Before I even begin, allow me to apologize. In this article, I am going to have to discuss Lena Dunham’s sex life. I realize that the mere mention of Lena Dunham having relations with anyone or anything is enough to scar you, but I want to point out that you read the Spectacle at your own risk and we will not pay for your therapy.
Anyway, in her book Not That Kind of Girl, Lena Dunham discussed, in surprisingly graphic detail, a sexual assault that she suffered at the hands of the only Oberlin campus Republican that has ever existed. Only, further examination by Breitbart news and others seemed to indicate that, while there was a campus Republican at Oberlin at the the same time Dunham attended, that campus Republican absolutely did not rape her. And the campus Republican was, quite understandably, rather distressed that the suggestion would even be made, and not just because Dunham implied that he’d willingly seen her naked, but because accusing someone of rape is, legally speaking, defamation.
Now, it seems, upon even further investigation, Dunham’s alleged rapist may not have been a Republican (or for that matter, a rapist) at all. According to Gawker’s gossip journalist, who obtained Dunham’s original book proposal, the assault outlined in the book varies significantly from the “real story.”
But if not Barry, then who? Enter Gawker. Trotter’s post is titled “Who Is Lena Dunham’s Rapist?” It then purports to answer that question:
Dunham didn’t invent a rapist character out of thin air, as the conservative writers have implied. The 2012 proposal for Not That Kind of Girl recounted the same night of unwanted unprotected sex—and supplied enough specific biographical detail to identify the man being described.
His name is Philip Samuel Ungar, a 2006 graduate of Oberlin. Now 30, he’s the son of former All Things Considered host and retired Goucher College president Sanford J. Ungar. Dunham has never explicitly named him, but his biography closely aligns with her characterization of her alleged rapist—“His father was actually the former host of NPR’s All Things Considered”—in an early draft of the chapter where she describes being assaulted.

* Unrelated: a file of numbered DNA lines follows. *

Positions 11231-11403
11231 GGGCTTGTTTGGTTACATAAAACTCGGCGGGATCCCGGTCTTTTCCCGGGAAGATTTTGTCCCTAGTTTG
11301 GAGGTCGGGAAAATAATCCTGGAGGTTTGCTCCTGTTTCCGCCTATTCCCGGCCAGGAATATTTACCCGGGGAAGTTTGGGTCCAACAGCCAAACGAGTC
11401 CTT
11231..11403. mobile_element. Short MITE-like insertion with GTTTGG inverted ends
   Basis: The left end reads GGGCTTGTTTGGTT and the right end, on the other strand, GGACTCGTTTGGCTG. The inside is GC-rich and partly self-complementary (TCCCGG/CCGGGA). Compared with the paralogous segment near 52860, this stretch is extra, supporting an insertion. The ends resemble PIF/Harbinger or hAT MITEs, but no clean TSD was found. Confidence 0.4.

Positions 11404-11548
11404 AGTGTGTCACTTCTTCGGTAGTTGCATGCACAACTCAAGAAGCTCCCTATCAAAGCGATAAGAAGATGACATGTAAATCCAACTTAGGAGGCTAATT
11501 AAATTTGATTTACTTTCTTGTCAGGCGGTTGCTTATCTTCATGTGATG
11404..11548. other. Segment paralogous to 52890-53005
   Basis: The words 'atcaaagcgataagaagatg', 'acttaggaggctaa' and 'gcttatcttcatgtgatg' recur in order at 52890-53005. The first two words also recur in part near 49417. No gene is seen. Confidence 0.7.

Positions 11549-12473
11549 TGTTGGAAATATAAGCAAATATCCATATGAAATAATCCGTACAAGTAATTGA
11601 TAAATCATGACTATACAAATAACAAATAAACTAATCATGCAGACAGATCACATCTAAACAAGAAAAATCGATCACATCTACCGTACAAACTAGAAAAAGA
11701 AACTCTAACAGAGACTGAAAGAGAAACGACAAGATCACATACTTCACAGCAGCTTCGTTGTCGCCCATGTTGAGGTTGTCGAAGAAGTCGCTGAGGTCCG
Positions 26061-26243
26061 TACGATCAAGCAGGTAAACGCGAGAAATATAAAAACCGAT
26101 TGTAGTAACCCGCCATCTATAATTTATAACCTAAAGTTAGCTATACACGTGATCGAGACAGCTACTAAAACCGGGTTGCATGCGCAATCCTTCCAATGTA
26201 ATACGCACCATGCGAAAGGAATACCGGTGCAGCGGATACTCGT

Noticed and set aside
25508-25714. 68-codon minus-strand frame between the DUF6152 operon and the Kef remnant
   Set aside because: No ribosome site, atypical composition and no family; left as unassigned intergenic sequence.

Now, it should be made clear that Gawker doesn’t explictly know that Unger is the man Dunham references, just that earlier versions of the book give more specific details about his identity, leave out the part about him being a “Republican” (he’s actually a registered Democrat, as of 2012, but wasn’t formally affiliated with any party before then), and mention his public radio lineage, leading Gawker’s J.K. Trotter to a fairly obvious – but not perfect – conclusion. Unger, unsurprisingly, refused to comment when contacted.
There’s also no proof that he had any relationship with Dunham at all. Given how she’s portrayed “Barry,” her Republican nemesis, without much regard for the truth, it is entirely possible that the story is a complete fabrication, and Unger’s description just happens to match Dunham’s first profile, just as Barry just happens to match Dunham’s second. It’s possible that she made a description so ridiculous (mustache, radio program, purple cowboy boots), so that no one would be able to identify anyone aligning with it, only to accidentally make her description detailed enough that it easily pinpoints several people. Although Trotter tries to say that he named Unger specifically to refute conservatives who think Dunham pulled the alleged rape out of thin air, his revelation does nothing of the sort. At best, it shows that Lena Dunham lacks a lot of creativity, which most of us who’ve seen more than one episode of Girls already knew.
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